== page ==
Will plain packaging attract smokers?

Rodney Hide

HIDESIGHT

Policy debates are best when the fight is between good and evil.

These are the fights that journalists understand. There’s no need to grasp complex trade-offs, opportunity cost or monetary economics. We only need identify the goodies and the baddies.

Goodies support good policy. Baddies oppose it. To know what’s right and good we need only determine who’s saying what. That’s where journalists play their part. They also take it on themselves to make clear who are the goodies and who are the baddies.

So any debate between tobacco companies and health officials and lobbyists should be easy to resolve. Or is it? Australia has been the first country to introduce plain packaging laws for tobacco and New Zealand looks set to follow. The Australian laws come into effect at year’s end and are subject to several legal challenges.

The New Zealand government says it expects to follow Australia and has announced that public consultation will be undertaken this year.

The idea is that plain packets with just a big health warning aren’t cool for young people and therefore serve to reduce the uptake of smoking.

Otago University marketing expert Professor Janet Hoek found that young people said of plain packaged cigarettes: “They don’t look trendy at all...it's just budget...it's like, lame…there isn't a cool colour. It looks so boring.”

Professor Hoek concluded that tobacco companies spend big money to develop brands therefore, "it is logical to assume that decreasing these appeals would, over time, reduce the behaviours they stimulate and support.”

That view is reinforced by tobacco companies being against plain packaging. Their concern must surely be that plain packaging will dry up the next generation of smokers.

But tobacco companies have invested heavily in their brands. Plain packaging largely destroys that investment. The packets will all be the same even though the blend of tobacco inside differs in subtle ways that I don’t understand but which matter to smokers. Smokers have their brand that they smoke and that brand matters to them and to the company that owns it. That’s to be largely destroyed through plain packaging.

Let’s be clear. Tobacco companies have as their prime aim profit. They profit through selling an addictive product that kills. But just because they’re against a policy doesn’t mean that we should all be for it. That simply isn’t logical.

Public health officials and the health lobby have as their goal the health of New Zealanders but having a good and noble goal doesn’t make you always right.

I don’t think we can resolve policy debates by identifying goodies and baddies. We need some evidence that plain packaging works. And that’s where the entire debate falls over. Turns out there’s none.

The expert panel advising the Canadian government concluded that, “Most kids receive their first cigarette from friends. There is no brand choice – the choice is simply to smoke or not to smoke”.

But it’s worth a shot, surely, even if it stops one kid smoking. I am not so sure. What if plain packaging actually increases the uptake of smoking?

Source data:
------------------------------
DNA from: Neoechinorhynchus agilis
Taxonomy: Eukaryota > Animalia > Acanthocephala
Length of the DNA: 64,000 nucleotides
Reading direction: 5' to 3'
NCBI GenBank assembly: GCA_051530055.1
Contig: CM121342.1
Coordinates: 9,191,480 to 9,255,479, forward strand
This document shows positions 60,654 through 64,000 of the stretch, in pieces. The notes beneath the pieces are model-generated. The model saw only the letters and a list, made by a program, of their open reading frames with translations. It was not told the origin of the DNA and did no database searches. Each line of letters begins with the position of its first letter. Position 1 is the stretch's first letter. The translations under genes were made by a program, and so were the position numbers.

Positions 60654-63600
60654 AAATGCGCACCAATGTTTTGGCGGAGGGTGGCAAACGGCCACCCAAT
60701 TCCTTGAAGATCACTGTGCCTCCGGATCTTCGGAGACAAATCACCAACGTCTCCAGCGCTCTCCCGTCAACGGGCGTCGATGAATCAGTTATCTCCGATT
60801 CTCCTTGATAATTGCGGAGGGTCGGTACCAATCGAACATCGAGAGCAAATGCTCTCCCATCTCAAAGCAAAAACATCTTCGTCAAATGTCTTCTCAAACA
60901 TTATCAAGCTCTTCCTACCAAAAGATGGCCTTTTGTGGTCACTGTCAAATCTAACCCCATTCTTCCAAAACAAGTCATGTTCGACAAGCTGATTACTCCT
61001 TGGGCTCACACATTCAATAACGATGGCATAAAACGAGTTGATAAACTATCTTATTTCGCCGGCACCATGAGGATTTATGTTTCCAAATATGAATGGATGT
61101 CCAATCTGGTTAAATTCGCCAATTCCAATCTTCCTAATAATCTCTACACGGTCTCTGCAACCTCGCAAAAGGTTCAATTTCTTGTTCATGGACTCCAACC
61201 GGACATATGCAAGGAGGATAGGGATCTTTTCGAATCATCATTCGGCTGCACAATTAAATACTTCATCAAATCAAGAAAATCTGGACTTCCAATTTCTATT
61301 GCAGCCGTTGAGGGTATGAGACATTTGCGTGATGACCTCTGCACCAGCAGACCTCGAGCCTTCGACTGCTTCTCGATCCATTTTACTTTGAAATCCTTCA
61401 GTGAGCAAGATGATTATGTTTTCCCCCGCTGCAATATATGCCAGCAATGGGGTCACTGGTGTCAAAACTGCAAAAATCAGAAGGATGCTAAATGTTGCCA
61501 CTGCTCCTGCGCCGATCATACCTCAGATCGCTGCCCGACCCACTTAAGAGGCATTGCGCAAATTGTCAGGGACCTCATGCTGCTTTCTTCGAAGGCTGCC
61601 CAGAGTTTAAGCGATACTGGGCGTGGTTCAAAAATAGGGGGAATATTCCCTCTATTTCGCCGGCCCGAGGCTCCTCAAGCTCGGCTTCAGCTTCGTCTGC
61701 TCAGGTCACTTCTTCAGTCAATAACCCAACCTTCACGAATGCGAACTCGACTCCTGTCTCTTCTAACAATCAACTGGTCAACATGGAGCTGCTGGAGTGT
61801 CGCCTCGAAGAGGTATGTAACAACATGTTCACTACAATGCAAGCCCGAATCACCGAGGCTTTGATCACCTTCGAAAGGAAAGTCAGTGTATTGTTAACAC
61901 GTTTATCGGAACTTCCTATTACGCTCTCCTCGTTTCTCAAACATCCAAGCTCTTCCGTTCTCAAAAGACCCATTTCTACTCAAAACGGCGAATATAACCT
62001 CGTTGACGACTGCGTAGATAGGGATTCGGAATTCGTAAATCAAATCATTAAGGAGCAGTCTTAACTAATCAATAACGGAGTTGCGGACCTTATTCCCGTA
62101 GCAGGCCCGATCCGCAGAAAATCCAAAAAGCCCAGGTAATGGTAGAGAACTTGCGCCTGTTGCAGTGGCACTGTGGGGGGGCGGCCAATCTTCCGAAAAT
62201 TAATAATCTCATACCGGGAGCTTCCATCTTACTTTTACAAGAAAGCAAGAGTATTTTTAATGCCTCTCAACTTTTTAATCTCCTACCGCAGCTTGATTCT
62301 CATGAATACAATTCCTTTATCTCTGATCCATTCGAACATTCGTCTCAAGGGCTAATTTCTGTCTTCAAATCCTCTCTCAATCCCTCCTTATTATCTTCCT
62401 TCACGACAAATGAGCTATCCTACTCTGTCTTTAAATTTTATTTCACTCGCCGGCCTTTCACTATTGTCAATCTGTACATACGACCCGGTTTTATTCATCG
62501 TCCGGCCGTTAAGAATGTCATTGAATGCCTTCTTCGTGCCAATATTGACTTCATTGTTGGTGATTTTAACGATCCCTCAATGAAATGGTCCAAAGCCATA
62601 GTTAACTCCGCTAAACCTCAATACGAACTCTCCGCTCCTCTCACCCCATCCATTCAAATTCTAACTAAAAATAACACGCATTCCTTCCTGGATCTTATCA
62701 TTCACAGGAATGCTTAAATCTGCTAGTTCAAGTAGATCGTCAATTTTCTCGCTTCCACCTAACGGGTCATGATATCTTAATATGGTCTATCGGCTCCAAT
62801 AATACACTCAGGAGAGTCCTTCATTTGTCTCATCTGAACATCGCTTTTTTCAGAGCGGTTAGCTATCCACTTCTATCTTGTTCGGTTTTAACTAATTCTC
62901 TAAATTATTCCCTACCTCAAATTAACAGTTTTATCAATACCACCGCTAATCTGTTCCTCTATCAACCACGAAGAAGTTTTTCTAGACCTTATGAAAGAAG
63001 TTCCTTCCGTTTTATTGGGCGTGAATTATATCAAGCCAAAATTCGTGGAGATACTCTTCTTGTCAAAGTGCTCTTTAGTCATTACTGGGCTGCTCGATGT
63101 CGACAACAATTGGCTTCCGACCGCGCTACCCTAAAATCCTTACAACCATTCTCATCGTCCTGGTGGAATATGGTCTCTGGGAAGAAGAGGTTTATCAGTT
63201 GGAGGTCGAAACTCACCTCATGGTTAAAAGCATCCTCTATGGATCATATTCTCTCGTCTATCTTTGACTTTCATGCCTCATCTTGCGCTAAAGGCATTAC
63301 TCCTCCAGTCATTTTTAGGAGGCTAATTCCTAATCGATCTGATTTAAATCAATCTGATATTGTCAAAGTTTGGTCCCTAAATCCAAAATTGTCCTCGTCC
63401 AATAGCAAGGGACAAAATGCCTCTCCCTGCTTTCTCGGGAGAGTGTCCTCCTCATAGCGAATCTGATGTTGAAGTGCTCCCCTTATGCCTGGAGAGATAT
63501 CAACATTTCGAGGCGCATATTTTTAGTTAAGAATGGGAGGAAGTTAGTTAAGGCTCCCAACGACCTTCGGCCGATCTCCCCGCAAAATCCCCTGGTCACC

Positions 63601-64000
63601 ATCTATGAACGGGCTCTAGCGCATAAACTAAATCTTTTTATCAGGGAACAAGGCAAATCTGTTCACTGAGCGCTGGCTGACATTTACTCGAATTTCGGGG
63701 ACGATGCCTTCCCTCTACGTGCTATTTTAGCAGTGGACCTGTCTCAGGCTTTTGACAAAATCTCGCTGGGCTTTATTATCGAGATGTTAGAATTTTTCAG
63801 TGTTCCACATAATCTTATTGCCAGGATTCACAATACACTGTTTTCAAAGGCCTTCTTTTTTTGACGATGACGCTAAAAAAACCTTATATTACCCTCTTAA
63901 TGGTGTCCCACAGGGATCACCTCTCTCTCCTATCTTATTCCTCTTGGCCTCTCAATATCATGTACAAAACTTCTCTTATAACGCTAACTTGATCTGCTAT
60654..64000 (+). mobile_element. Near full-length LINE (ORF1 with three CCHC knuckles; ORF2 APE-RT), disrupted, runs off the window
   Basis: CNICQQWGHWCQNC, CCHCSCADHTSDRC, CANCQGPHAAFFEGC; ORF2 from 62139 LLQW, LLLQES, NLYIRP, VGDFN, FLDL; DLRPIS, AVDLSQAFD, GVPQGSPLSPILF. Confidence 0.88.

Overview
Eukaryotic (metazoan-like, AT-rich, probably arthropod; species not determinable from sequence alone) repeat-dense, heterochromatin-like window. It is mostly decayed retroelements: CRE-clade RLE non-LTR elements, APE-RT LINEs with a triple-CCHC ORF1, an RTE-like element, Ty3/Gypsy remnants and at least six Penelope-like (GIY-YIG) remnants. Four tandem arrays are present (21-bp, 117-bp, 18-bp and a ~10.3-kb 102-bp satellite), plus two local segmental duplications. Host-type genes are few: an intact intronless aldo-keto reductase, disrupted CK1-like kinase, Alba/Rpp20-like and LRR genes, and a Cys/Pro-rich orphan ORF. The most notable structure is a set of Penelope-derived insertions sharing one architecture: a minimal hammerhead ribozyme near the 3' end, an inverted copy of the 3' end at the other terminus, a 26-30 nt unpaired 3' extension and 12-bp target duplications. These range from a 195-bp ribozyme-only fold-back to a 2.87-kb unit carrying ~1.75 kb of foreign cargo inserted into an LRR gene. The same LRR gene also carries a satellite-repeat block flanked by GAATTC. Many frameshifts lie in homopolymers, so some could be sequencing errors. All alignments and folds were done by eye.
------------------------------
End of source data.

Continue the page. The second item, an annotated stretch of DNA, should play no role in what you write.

The price is already set to rise through tax hikes to $20 a packet. At some point the black market in cigarettes either grown locally or smuggled into the country must become financially attractive to criminals.

I suspect plain packaging makes black market cigarettes all the more likely. The loss of brand recognition also means a loss of distinction between legal and illegal.

Driving cigarettes underground would boost tobacco sales no end. Plain packaging and the black market have certainly worked wonders for cannabis.

• Matthew Hooton is on holiday. He will return next week.

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30 Comments & Questions

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Packaging or not it will certainly make you addictive...perhaps the best solution is to tax them heavily to subsidise the costs of any rehabs.

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Being a foolish addicted smoker myself, so most likely have a very one-eyed view ..... I think 90% of NZ folk would not know where to go and buy black market stuff.
With the number of types of lethal drugs being created here and brought into the country, laws have been passed to prohibit them for the health safety of all people. They have not been banned because some-one is making a profit at some-ones expense, because all businesses do this to stay afloat.
If tobacco products were totally banned overnight, people would eventually get over it, I stopped for 5 years and foolishly started again.
Saving in the health sector would more than cover nicotine supplements for us guys.
So even if a very small group of folk got their ciggies through an undisclosed source, so what ?
You either get over nicotine addiction,
or can / could / will die from it.
The Powers That Are, have not got the gonads to do it as the loss of tax would leave a huge deficit in financial income ........ Hmmmmm, money again, huh?
Looks like I wrote a load of rubbish , huh?
At my time of life, I am allowed to :-)

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Why should other people "have the gonads to do something" when you won't even do it for yourself?